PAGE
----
Pivot Point

USC President Harris Pastides stands on the Horseshoe.  Spencer Scott Nelson

USC President Harris Pastides stands on the Horseshoe. Spencer Scott Nelson


Harris Pastides had been USC’s president three weeks when the first cut came.

Another came in October. One more in December.

There were five budget cuts that year, worth $36.9 million on the Columbia campus. More than 23 percent in a year.

South Carolina’s tax revenue was falling in 2008, and politicians’ talk of austerity grew. USC’s cuts — real and rumored — formed a bleak backdrop for a budding presidency.

“Those were scary times,” Chief Financial Officer Ed Walton said. “People did not know what was coming next.”

To compensate, the university froze hiring, losing 273 employees to retirement and other jobs. It brought in extra students: about 5,000 more in five years. It raised tuition: more than 22 percent for in-state students and nearly a quarter for everyone else.

Pastides, 59, is credited with navigating the Great Recession, improving key measures of academic quality and posturing it to improve more.

But staying afloat had consequences, and the university will feel them for years, officials say.

Five years later, USC is forced into a corner. It can’t raise tuition any more, and an already-packed campus can’t handle more students.

USC is at a pivot point: It faces big-picture questions of what it wants to be — and what it can afford.

How big should it be? How can it grow more? Whom does it serve?

And mostly, what’s next?


Pastides and his colleagues aren’t shy about the luck of his timing.

“He got hit by a ton of bricks when he walked in,” said Sandra Kelly, former faculty senate chair. “He didn’t get much of a honeymoon,” said Mark Becker, USC’s provost at the time.

“Nine percent. Twelve percent. Eighteen percent. To the point where I said, ‘You are kidding me,’” Pastides said. “‘This has got to be an April Fools’ joke.’”

Pastides and his administration managed to steer USC through the recession without the layoffs, furloughs and department cuts many universities saw.

Becker, now president of Georgia State University, likened USC’s reactions to the state cuts to surgery. It had to cut, but couldn’t go too deep or lose vital functions. It couldn’t use a Band-Aid.

And it wouldn’t be the same.

More than ever, USC began to operate as a business. At the time, that meant cutting department budgets, raising tuition and focusing on profitable programs.

Today, it means looking for new ways to grow: finding private money for building projects, pushing online classes and adding academic programs that bring in more students without needing more professors.

It also means asking the state to get funding back.

USC’s requests for state money over the past few years have been targeted. Officials pitched specific projects and asked for specific amounts.

It worked, for the most part. They got state money for Palmetto College, for a summer semester and for a handful of renovation projects.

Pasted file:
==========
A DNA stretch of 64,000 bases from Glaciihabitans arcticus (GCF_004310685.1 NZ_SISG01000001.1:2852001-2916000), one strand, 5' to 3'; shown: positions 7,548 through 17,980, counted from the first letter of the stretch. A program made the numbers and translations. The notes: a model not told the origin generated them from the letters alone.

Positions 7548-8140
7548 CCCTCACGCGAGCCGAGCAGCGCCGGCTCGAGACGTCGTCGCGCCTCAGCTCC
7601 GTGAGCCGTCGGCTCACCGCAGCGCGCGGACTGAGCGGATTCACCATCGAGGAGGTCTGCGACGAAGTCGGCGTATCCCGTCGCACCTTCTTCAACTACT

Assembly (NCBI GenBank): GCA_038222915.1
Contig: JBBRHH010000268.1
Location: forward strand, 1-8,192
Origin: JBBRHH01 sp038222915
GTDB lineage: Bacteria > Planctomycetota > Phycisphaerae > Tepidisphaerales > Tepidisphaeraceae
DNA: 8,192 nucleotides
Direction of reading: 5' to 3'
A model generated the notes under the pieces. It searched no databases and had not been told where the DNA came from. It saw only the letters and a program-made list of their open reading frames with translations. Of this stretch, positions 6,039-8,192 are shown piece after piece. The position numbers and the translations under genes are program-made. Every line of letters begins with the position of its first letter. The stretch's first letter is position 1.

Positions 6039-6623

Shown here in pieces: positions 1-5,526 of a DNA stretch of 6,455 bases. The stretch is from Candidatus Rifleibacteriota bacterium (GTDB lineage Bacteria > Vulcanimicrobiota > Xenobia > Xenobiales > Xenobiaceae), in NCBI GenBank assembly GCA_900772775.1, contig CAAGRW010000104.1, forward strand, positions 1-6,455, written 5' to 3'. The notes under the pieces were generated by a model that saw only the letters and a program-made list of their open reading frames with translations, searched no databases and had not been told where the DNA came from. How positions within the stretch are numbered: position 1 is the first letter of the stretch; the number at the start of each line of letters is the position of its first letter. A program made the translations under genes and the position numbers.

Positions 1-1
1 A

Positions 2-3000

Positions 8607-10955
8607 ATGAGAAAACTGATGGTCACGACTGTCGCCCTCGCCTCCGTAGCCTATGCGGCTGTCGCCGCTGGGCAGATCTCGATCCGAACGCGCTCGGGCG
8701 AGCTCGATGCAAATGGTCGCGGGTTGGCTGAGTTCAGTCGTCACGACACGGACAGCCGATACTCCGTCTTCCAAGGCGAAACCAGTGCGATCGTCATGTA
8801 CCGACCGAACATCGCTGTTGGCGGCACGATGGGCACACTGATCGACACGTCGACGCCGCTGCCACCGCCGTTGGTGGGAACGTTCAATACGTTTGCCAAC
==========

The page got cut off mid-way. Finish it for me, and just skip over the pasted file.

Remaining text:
As tax revenue grows because of the state’s recovering economy, though, Pastides said he plans to make broad requests again — fewer pet projects, more pleas for a bigger budget.

That effort will likely begin today with Pastides’ State of the University address, five years after the first cut.

But much of the money USC lost during the recession is not coming back.

That much is clear from the legislators who control the state’s budget and the university trustees and administrators who are asking for a bigger slice of it.

Rep. Chip Limehouse, chairman of the House Ways and Means subcommittee that handles higher education, said that USC has gotten some funding increases and more will likely follow, but the broad funding the university wants might not.

“There’ll be a need for it,” said Limehouse, a Charleston Republican. “Whether it’ll come or not is another story.”

State funding for the Columbia campus has rebounded the last two years. After falling $82.6 million, or 49.9 percent, from its high point in 2007-08 to its bottom in 2011-12, it has gone up $14.6 million. The state now pays about a tenth — $97.6 million — of the Columbia campus’s $962.9 million budget.

Limehouse doesn’t think the state will ever pay for higher education like it did in the early 2000s, when it covered more than a third of USC’s budget. Senate Finance Chairman Hugh Leatherman, a Florence Republican, doesn’t expect a big funding boost, either.


The new reality of state funding may be beneficial — to a point — for USC, some university officials said.

They have forced the university to compete especially hard to get private money and to keep tax dollars, and they sparked a wave of ambitious initiatives.

“It makes you get up and go, because you have to,” said Gene Warr, chairman of USC’s board of trustees.

Among the initiatives launched under Pastides:

—Carolina’s Promise, the biggest fundraising campaign in university history, which has raised more than three-quarters of its $1 billion goal

—Palmetto College, an online education initiative that pairs two-year campuses with an online curriculum and brought in $5 million in annual state funding

—On Your Time, a summer semester that could make better use of resources that sit idle during the summer and speed graduation times, making room for more students

But the ambition hasn’t always had successful results.

Innovista, a plan to grow campus toward the Congaree River and bring more research and investment to Columbia, struggled through the recession — even its two parking garages have lost money — and has found plenty of criticism in state politics.

Pastides, who has championed the $144 million project as president and as a vice president in charge of research and economic development, still defends it as “a great project at the wrong time.”